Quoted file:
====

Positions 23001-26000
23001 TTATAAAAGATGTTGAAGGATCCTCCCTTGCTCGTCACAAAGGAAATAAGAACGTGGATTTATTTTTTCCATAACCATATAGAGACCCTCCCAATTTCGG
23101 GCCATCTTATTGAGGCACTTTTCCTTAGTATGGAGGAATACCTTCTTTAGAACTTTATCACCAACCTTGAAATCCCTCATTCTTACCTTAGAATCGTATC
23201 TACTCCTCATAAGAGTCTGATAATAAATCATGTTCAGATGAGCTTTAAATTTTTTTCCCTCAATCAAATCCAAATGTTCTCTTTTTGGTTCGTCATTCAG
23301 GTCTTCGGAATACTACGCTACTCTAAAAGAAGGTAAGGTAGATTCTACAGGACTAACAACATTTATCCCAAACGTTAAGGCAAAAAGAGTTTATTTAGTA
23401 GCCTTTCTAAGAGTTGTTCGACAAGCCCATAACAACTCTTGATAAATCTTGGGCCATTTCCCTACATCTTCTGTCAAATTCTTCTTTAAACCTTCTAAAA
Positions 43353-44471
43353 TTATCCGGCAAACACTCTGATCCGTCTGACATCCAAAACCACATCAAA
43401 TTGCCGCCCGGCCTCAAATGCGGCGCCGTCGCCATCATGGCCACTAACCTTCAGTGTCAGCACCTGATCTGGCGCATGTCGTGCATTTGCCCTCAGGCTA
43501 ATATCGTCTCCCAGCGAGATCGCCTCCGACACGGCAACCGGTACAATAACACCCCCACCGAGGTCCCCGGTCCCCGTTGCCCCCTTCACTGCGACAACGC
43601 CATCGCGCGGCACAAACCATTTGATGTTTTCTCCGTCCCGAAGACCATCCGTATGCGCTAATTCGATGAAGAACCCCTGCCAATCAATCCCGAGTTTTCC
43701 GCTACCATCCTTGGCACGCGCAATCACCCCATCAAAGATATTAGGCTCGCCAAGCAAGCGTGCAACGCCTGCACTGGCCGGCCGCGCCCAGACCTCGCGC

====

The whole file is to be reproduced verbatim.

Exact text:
Positions 23001-26000
23001 TTATAAAAGATGTTGAAGGATCCTCCCTTGCTCGTCACAAAGGAAATAAGAACGTGGATTTATTTTTTCCATAACCATATAGAGACCCTCCCAATTTCGG
23101 GCCATCTTATTGAGGCACTTTTCCTTAGTATGGAGGAATACCTTCTTTAGAACTTTATCACCAACCTTGAAATCCCTCATTCTTACCTTAGAATCGTATC
23201 TACTCCTCATAAGAGTCTGATAATAAATCATGTTCAGATGAGCTTTAAATTTTTTTCCCTCAATCAAATCCAAATGTTCTCTTTTTGGTTCGTCATTCAG
23301 GTCTTCGGAATACTACGCTACTCTAAAAGAAGGTAAGGTAGATTCTACAGGACTAACAACATTTATCCCAAACGTTAAGGCAAAAAGAGTTTATTTAGTA
23401 GCCTTTCTAAGAGTTGTTCGACAAGCCCATAACAACTCTTGATAAATCTTGGGCCATTTCCCTACATCTTCTGTCAAATTCTTCTTTAAACCTTCTAAAA
Positions 43353-44471
43353 TTATCCGGCAAACACTCTGATCCGTCTGACATCCAAAACCACATCAAA
43401 TTGCCGCCCGGCCTCAAATGCGGCGCCGTCGCCATCATGGCCACTAACCTTCAGTGTCAGCACCTGATCTGGCGCATGTCGTGCATTTGCCCTCAGGCTA
43501 ATATCGTCTCCCAGCGAGATCGCCTCCGACACGGCAACCGGTACAATAACACCCCCACCGAGGTCCCCGGTCCCCGTTGCCCCCTTCACTGCGACAACGC
43601 CATCGCGCGGCACAAACCATTTGATGTTTTCTCCGTCCCGAAGACCATCCGTATGCGCTAATTCGATGAAGAACCCCTGCCAATCAATCCCGAGTTTTCC
43701 GCTACCATCCTTGGCACGCGCAATCACCCCATCAAAGATATTAGGCTCGCCAAGCAAGCGTGCAACGCCTGCACTGGCCGGCCGCGCCCAGACCTCGCGC